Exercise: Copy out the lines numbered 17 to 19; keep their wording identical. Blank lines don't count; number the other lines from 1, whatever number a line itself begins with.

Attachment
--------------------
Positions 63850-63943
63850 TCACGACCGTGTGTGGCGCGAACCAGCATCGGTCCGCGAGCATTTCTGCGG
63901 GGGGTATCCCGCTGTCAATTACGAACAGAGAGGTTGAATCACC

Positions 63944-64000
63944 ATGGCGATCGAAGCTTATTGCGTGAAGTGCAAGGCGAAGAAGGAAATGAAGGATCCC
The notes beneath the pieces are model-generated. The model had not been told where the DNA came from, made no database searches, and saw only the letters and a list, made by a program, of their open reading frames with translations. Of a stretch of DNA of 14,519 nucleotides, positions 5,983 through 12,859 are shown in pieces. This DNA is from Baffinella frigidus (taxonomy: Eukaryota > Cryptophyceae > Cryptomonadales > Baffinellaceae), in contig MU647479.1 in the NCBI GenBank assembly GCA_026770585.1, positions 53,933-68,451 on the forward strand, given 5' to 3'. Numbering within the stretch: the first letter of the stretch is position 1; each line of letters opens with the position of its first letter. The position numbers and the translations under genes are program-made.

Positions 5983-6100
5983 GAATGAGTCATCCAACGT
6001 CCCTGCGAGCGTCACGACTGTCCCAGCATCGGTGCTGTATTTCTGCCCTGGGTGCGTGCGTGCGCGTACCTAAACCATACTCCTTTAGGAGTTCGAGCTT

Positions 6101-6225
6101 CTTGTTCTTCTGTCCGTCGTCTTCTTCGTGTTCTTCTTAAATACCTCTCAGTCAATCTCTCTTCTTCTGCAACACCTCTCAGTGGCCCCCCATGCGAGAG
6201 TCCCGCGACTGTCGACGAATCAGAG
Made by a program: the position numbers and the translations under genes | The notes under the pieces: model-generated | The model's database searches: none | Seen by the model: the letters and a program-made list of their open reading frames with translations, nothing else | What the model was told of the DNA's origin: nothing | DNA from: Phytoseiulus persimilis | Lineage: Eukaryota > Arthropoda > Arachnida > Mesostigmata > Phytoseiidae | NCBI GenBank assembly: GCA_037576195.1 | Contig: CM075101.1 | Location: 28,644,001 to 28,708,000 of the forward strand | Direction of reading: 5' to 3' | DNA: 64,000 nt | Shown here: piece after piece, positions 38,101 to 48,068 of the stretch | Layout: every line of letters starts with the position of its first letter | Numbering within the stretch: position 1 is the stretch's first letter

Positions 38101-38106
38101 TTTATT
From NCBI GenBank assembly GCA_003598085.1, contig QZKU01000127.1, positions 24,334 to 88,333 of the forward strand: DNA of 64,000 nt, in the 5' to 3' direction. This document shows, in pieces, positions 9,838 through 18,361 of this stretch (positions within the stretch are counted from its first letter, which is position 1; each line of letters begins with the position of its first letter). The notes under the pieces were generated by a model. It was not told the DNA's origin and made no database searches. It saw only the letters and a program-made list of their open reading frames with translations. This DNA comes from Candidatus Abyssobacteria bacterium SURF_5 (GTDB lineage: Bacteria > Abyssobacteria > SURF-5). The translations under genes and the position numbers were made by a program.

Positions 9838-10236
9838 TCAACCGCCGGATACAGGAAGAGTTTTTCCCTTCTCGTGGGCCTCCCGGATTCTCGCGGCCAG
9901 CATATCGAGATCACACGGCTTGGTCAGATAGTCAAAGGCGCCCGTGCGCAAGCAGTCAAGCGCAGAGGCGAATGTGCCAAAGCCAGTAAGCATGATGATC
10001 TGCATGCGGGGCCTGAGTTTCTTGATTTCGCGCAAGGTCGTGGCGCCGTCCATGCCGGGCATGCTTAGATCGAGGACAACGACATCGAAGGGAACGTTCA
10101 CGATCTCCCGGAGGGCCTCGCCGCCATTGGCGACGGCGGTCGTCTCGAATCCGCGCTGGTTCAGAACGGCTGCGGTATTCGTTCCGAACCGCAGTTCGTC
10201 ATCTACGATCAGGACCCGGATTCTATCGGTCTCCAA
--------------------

Positions 9838-10236
9838 TCAACCGCCGGATACAGGAAGAGTTTTTCCCTTCTCGTGGGCCTCCCGGATTCTCGCGGCCAG
9901 CATATCGAGATCACACGGCTTGGTCAGATAGTCAAAGGCGCCCGTGCGCAAGCAGTCAAGCGCAGAGGCGAATGTGCCAAAGCCAGTAAGCATGATGATC